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Rattanlal Vs. State of Jammu & Kashmir [2007] Insc 386 (10 April 2007)

S.B. Sinha & Markandey Katju


This appeal is directed against a judgment and order dated 16.09.2005 passed by a Division Bench of the High Court of Jammu & Kashmir in Acquittal Appeal No. 41 of 1997 reversing an order of acquittal passed by the 2nd Additional Sessions Judge , Jammu in Sessions case No. 42 of 1993.

The occurrence took place on 09.02.1993 at Village Rakh Muthi, Tehsil Akhnoor. The first informant and his family were about to take their dinner. Allegedly, the complainant party and the accused persons were not in talking terms as the family was said to have been responsible for spreading a rumour in the village that Appellant was maintaining illicit relation with the wife of his brother Kaku Ram. Appellant, Kaku Ram and their father Sunderdas allegedly came to the house of the complainant at 08.30 p.m. on the fateful day. Allegedly, Rattanlal asked PW-Subhash Chander, son of the deceased Santosh Kumar, to come out stating that Kaku Ram was calling him. Subhash Chander thereupon came out followed by the complainant Pamma Ram, deceased Santosh Kumar and PW-Ramesh Chander. Allegedly, when Subhash Chander reached the lane, Kaku Ram asked him as to why he had been creating problems and inflicted a drat blow on his forehead. Santosh Kumar (deceased) allegedly came forward to rescue his son, whereupon Sunderdas exhorted Rattanlal (Appellant herein) to kill him who in turn was said to have given a khukhri blow on him. A lathi blow was also said to have been inflicted on Ramesh Chandra by Sunderdas. An oral report was made to the Police Post Jurian at about 09.30 p.m., which was recorded as DDR No. 16, copy of which was sent to Police Station Akhnoor, whereupon a First Information Report under Section 307/34 RPC and 4/27 LA.A. was lodged on 10.02.1993. The deceased and the injured were medically examined and were thereafter referred to Sub District Hospital Akhnoor, wherefrom the deceased and Subhash Chander were further referred to SMGS Hospital, Jammu for treatment. Santosh Kumar succumbed to his injuries at the said hospital.

The prosecution in support of its case examined a large number of witnesses. The learned Trial Judge, however, recorded a judgment of acquittal raising a number of doubts not only in regard to availability of sufficient light to identify the accused, but also having regard to the grave inconsistencies in the depositions of the witnesses, inconsistencies in the evidences of two medical experts in regard to number, nature and place of injuries, inconsistencies in regard to the place of occurrence and non- examination of the investigating officer.

The High Court on an appeal preferred thereagainst, as noticed hereinbefore, reversed the said judgment, opining that prosecution has led sufficient evidence establishing the charges against Appellant.

The High Court, however, while holding the appellant guilty under Section 302 R.P.C., held accused Kaku Ram to be guilty only under Section 324 R.P.C. and sentenced him to undergo rigorous imprisonment for two years, whereas Sunderdas was found guilty under Section 323 R.P.C. for causing simple injury to PW-Ramesh Chander and sentenced him to undergo imprisonment for six months.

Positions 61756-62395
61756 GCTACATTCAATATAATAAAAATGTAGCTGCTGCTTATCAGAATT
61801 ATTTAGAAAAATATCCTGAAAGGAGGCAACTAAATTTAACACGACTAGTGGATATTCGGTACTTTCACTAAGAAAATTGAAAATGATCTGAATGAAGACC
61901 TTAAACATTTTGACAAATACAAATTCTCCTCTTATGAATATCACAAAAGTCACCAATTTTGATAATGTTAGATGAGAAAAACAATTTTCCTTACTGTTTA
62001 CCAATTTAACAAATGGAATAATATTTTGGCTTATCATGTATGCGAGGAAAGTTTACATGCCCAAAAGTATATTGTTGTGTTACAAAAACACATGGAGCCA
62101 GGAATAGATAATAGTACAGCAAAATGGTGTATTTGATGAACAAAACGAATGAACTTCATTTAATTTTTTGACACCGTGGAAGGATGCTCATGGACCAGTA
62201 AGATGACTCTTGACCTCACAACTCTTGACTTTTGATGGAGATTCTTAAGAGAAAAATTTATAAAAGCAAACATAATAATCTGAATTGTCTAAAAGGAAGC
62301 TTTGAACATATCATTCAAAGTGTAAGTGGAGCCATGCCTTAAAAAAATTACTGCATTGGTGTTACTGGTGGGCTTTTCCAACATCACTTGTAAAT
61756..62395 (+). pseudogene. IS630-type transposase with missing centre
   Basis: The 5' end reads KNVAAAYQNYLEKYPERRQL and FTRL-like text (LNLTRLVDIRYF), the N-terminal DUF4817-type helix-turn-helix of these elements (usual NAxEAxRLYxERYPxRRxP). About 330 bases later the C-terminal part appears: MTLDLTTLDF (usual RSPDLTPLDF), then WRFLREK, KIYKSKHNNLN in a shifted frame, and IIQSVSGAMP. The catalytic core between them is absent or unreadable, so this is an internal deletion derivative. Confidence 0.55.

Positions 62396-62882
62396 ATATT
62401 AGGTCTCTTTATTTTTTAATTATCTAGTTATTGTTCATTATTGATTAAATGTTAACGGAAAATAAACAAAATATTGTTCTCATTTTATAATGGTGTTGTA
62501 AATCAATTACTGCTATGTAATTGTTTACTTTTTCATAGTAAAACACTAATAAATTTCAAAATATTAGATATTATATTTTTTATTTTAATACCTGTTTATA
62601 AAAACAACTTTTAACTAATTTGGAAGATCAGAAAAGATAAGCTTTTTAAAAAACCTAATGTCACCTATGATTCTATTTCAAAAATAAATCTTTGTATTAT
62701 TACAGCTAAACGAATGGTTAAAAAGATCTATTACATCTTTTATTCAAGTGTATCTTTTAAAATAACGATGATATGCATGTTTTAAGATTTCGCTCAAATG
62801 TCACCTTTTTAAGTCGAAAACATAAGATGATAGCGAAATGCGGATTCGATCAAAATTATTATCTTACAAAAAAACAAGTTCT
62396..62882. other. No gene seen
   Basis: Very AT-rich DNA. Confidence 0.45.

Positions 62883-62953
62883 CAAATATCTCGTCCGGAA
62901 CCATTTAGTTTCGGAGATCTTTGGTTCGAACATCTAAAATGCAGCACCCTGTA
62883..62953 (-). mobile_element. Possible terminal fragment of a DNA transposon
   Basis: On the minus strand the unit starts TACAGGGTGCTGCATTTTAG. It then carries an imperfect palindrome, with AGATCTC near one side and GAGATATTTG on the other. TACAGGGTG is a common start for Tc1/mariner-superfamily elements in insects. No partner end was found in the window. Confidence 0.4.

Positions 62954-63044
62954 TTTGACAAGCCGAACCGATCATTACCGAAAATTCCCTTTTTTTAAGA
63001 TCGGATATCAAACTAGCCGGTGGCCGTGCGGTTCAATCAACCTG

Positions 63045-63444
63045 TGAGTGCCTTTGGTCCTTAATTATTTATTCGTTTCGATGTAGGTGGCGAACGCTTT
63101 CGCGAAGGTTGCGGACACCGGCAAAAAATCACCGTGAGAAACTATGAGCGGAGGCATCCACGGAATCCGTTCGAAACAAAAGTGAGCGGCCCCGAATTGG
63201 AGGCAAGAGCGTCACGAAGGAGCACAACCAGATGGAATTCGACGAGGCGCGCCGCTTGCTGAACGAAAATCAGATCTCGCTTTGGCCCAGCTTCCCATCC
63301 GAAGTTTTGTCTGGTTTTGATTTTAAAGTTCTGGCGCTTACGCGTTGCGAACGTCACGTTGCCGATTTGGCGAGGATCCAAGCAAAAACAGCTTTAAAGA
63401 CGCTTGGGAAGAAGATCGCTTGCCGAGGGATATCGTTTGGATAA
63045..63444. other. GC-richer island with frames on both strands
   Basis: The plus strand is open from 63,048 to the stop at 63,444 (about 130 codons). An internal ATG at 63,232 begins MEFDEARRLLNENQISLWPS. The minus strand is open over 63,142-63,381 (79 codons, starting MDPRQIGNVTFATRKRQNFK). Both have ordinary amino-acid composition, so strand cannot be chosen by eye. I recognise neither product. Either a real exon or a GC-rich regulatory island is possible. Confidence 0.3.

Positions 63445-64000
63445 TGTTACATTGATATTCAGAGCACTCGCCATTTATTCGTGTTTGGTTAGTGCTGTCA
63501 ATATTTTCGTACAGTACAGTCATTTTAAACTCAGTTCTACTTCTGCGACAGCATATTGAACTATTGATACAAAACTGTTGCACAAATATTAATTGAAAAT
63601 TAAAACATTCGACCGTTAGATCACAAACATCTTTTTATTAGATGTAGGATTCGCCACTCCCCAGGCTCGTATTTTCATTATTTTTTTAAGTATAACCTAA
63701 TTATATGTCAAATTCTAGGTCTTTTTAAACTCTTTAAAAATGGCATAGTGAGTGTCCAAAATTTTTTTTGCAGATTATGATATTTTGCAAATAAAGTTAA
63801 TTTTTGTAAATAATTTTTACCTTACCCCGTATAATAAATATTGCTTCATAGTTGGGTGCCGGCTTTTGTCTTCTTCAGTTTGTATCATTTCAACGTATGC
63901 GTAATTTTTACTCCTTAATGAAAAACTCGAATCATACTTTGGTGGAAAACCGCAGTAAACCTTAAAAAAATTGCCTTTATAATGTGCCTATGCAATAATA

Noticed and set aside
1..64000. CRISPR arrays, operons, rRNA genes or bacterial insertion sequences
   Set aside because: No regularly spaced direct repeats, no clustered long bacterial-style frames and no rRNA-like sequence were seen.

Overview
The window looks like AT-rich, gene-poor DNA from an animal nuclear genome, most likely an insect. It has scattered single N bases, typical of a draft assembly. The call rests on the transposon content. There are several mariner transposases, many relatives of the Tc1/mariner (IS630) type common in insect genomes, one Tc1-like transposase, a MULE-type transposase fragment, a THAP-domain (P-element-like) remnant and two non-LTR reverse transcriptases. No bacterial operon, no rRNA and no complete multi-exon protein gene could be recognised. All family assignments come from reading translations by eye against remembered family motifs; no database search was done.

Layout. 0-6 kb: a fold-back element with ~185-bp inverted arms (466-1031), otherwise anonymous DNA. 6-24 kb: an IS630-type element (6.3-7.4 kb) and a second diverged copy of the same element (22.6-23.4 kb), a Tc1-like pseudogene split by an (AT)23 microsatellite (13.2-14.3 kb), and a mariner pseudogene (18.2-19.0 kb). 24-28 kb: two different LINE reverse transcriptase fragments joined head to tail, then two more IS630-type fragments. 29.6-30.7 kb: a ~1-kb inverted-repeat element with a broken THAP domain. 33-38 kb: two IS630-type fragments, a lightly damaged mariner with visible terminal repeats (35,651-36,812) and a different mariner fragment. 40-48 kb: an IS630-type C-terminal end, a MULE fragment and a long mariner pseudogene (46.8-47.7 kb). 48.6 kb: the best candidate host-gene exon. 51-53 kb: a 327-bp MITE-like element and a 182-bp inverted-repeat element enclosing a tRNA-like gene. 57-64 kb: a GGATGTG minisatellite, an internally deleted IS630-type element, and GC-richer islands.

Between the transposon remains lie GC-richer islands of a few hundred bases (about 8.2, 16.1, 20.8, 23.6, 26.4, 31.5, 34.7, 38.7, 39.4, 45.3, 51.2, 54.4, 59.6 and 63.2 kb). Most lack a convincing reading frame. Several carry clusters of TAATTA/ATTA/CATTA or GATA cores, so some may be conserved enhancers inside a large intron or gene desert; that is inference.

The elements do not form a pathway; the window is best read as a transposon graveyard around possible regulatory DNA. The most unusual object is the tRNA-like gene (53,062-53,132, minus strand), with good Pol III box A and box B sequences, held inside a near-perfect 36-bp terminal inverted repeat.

Sunderdas and Kaku Ram are not before us.

Mr. T.N. Razdan, the learned counsel appearing on behalf of Appellant, submitted that the High Court committed a manifest error in passing the impugned judgment insofar it failed to take into consideration all the findings of the learned Trial Judge and without arriving at a conclusion that its findings were perverse. The learned counsel would submit that it is now well-settled that if two views are possible, the judgment of acquittal should not be interfered with.

Mr. Anis Suhrawady, the learned counsel appearing on behalf of Respondent, on the other hand, would support the impugned judgment.

First Information Report, according to the prosecution, was recorded at 09.30 p.m. on the same day. The Investigating Officer, allegedly also recorded the statement of the first informant on the said day. There appears to be some inconsistencies in this behalf as PW-Dhano Devi stated :

"Police had come second day to inquire from me.

Police took my statement at home. In my presence police recorded only my statement. Police on its own had received the information of occurrence. On second day police had come at around 11 o' clock. I do not know whether police had come on the day of occurrence"

The High Court, however, proceeded on the premise that it was the police personnel, who had referred the injured persons for treatment to Preliminary Health Centre, Jurian, which does not appear to be the prosecution case.

PW-Dhano Devi furthermore resiled from her own statements made under Section 161 of the Code of Criminal Procedure to state in her deposition :

"In my statement under section 161 Cr.PC where it is recorded that "my husband Pamma Ram went to police Jourian to give information" is wrong. Instead my husband went next day to police station to report"

However, PW-Ramesh Chander in his deposition stated :

"The Khairati Lal took me, my father and Subash on cart to Jurian hospital. We were treated there. On second day of occurrence my father Santosh Kumar breathed last. Accused family were not on talking terms with our family and had no ill will"